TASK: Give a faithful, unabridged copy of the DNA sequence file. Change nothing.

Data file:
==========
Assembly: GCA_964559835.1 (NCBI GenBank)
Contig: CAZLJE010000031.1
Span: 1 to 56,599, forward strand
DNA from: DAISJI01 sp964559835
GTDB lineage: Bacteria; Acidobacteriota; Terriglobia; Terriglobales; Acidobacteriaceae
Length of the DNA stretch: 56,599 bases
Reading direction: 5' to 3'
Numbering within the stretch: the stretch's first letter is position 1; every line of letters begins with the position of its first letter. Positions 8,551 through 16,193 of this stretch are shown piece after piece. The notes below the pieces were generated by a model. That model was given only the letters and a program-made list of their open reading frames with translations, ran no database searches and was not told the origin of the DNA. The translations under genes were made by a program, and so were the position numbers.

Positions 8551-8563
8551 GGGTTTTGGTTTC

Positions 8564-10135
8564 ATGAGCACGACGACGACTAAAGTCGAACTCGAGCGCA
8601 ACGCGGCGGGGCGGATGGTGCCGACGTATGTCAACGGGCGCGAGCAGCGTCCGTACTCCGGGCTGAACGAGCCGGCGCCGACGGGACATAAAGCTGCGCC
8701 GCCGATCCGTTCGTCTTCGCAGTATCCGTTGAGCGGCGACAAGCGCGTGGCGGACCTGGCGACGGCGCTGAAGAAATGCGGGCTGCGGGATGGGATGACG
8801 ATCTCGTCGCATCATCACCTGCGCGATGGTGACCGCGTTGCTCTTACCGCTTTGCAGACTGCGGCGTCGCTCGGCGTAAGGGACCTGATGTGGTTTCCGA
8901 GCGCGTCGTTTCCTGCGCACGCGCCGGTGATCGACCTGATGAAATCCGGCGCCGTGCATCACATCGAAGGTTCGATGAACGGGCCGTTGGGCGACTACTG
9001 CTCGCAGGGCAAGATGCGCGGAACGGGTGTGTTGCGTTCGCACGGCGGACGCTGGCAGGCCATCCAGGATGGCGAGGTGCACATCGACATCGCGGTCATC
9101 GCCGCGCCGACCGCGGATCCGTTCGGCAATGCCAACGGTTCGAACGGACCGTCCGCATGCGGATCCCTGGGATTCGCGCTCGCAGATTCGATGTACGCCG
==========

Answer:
Assembly: GCA_964559835.1 (NCBI GenBank)
Contig: CAZLJE010000031.1
Span: 1 to 56,599, forward strand
DNA from: DAISJI01 sp964559835
GTDB lineage: Bacteria; Acidobacteriota; Terriglobia; Terriglobales; Acidobacteriaceae
Length of the DNA stretch: 56,599 bases
Reading direction: 5' to 3'
Numbering within the stretch: the stretch's first letter is position 1; every line of letters begins with the position of its first letter. Positions 8,551 through 16,193 of this stretch are shown piece after piece. The notes below the pieces were generated by a model. That model was given only the letters and a program-made list of their open reading frames with translations, ran no database searches and was not told the origin of the DNA. The translations under genes were made by a program, and so were the position numbers.

Positions 8551-8563
8551 GGGTTTTGGTTTC

Positions 8564-10135
8564 ATGAGCACGACGACGACTAAAGTCGAACTCGAGCGCA
8601 ACGCGGCGGGGCGGATGGTGCCGACGTATGTCAACGGGCGCGAGCAGCGTCCGTACTCCGGGCTGAACGAGCCGGCGCCGACGGGACATAAAGCTGCGCC
8701 GCCGATCCGTTCGTCTTCGCAGTATCCGTTGAGCGGCGACAAGCGCGTGGCGGACCTGGCGACGGCGCTGAAGAAATGCGGGCTGCGGGATGGGATGACG
8801 ATCTCGTCGCATCATCACCTGCGCGATGGTGACCGCGTTGCTCTTACCGCTTTGCAGACTGCGGCGTCGCTCGGCGTAAGGGACCTGATGTGGTTTCCGA
8901 GCGCGTCGTTTCCTGCGCACGCGCCGGTGATCGACCTGATGAAATCCGGCGCCGTGCATCACATCGAAGGTTCGATGAACGGGCCGTTGGGCGACTACTG
9001 CTCGCAGGGCAAGATGCGCGGAACGGGTGTGTTGCGTTCGCACGGCGGACGCTGGCAGGCCATCCAGGATGGCGAGGTGCACATCGACATCGCGGTCATC
9101 GCCGCGCCGACCGCGGATCCGTTCGGCAATGCCAACGGTTCGAACGGACCGTCCGCATGCGGATCCCTGGGATTCGCGCTCGCAGATTCGATGTACGCCG